Those are impressive stats, but keep in mind that Tesla's return on investment is dependent on its meeting production goals and having enough demand to run at full capacity. It's easy to lose money quickly if a few billion dollars of capacity is sitting idle.
It's this need for demand that I think has driven Tesla to reportedly talk with BMW about possibly supplying batteries for future BMW EVs (an idea BMW quickly squashed). Tesla Motors knows BMW could steal market share from Tesla, and if it does, this is a way to keep the Gigafactory busy.
Production risk is a big risk
Having a great product is only half the battle for Tesla Motors. The other piece is executing on an aggressive production plan. This is no small talk for a company that's never taken on these tasks before, and it's a bigger risk than most investors might realize.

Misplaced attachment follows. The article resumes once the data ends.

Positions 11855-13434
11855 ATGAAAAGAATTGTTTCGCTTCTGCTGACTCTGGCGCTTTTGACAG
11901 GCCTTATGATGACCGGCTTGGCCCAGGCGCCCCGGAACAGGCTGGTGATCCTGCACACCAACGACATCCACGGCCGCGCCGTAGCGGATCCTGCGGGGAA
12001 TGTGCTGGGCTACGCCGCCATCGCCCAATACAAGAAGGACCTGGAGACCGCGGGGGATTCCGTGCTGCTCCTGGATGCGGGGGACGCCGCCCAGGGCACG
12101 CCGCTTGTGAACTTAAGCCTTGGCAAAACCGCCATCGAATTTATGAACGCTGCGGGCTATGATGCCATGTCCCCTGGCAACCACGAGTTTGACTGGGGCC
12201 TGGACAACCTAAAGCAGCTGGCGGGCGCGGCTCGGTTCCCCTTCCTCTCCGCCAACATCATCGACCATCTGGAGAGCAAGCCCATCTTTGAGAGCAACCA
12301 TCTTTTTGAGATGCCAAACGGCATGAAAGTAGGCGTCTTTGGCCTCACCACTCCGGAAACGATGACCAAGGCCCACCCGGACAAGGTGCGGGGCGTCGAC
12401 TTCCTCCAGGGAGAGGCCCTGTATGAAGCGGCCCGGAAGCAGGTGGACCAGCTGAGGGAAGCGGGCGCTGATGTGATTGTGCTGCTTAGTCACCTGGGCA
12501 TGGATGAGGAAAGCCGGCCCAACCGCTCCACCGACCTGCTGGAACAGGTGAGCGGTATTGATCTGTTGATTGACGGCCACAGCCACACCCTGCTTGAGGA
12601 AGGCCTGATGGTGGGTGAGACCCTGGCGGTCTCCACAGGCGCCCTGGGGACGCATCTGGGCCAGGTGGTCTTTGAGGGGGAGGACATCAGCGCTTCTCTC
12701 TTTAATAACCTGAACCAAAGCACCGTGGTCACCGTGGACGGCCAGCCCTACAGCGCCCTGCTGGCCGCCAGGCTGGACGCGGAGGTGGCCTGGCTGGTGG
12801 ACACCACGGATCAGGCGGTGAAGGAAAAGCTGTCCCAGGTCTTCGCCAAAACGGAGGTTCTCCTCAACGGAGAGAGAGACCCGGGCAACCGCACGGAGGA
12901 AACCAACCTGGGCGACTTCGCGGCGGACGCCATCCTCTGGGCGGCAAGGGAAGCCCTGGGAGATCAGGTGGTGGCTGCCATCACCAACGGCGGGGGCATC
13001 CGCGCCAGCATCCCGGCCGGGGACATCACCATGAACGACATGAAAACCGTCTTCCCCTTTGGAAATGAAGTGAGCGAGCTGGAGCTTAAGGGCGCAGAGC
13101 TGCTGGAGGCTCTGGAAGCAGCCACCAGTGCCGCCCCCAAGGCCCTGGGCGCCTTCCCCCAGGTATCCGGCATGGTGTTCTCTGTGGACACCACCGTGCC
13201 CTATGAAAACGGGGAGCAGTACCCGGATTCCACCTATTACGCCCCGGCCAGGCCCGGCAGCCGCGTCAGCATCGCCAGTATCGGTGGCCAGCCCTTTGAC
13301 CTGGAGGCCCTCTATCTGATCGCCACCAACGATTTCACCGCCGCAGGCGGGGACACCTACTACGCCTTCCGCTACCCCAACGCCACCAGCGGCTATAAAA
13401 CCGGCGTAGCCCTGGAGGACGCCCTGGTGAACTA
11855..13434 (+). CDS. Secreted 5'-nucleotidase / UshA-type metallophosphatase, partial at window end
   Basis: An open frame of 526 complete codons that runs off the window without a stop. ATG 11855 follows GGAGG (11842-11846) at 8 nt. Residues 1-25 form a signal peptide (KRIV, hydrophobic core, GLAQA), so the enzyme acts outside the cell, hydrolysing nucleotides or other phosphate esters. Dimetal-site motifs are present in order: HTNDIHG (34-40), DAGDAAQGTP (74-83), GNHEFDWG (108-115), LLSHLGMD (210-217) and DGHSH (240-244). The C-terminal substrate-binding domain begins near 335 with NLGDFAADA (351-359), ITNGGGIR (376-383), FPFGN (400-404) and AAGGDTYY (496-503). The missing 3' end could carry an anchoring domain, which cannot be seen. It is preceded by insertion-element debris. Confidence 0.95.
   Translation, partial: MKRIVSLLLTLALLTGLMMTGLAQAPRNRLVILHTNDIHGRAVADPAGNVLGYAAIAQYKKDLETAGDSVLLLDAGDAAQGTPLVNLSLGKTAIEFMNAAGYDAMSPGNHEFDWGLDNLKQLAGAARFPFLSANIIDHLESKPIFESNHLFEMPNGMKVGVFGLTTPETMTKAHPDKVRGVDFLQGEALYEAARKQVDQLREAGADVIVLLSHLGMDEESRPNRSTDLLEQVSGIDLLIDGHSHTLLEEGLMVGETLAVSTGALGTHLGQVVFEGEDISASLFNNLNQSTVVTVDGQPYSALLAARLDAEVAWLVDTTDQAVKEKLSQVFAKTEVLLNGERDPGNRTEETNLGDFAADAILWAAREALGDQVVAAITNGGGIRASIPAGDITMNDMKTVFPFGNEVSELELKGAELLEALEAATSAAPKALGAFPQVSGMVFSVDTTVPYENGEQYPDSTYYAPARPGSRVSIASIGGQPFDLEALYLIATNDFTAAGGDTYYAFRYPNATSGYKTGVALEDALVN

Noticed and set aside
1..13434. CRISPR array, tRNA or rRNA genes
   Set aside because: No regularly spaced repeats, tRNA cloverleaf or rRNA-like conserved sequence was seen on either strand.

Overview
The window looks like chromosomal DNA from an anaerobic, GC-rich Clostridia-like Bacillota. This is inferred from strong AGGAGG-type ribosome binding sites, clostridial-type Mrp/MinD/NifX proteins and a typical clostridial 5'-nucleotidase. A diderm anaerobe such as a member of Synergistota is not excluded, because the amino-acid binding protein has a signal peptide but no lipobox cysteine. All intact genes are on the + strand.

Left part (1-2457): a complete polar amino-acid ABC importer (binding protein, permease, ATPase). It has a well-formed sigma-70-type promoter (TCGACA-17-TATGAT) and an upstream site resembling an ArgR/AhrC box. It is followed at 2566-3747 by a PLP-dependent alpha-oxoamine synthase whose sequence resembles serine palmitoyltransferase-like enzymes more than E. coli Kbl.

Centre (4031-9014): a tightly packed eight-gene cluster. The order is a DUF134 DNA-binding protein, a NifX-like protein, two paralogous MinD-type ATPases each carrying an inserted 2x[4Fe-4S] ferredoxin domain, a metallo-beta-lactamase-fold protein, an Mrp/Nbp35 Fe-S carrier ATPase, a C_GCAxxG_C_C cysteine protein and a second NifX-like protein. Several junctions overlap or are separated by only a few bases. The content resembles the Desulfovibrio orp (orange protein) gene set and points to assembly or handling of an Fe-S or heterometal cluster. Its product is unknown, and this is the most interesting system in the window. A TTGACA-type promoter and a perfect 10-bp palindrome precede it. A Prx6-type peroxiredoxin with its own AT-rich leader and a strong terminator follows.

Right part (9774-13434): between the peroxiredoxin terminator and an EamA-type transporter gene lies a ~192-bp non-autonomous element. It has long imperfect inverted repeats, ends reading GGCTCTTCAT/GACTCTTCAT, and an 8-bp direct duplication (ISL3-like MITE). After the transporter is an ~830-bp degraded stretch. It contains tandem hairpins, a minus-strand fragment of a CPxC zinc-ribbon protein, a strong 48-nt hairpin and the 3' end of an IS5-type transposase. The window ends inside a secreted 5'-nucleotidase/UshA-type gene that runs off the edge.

Investors should be at least a little concerned about the recent production delays Tesla has been having,because the company is not only losing sales, it's allowing competitors to catch up in the EV market. Long-term, that could make it tough to meet the lofty production targets that Wall Street is counting on.
The article Why Tesla Motors' Production Problems Could Become a Big Problem originally appeared on Fool.com.
Travis Hoium owns shares of Ford. The Motley Fool recommends BMW, Ford, SolarCity, and Tesla Motors. The Motley Fool owns shares of Ford, SolarCity, and Tesla Motors. Try any of our Foolish newsletter services free for 30 days. We Fools may not all hold the same opinions, but we all believe that considering a diverse range of insights makes us better investors. The Motley Fool has a disclosure policy.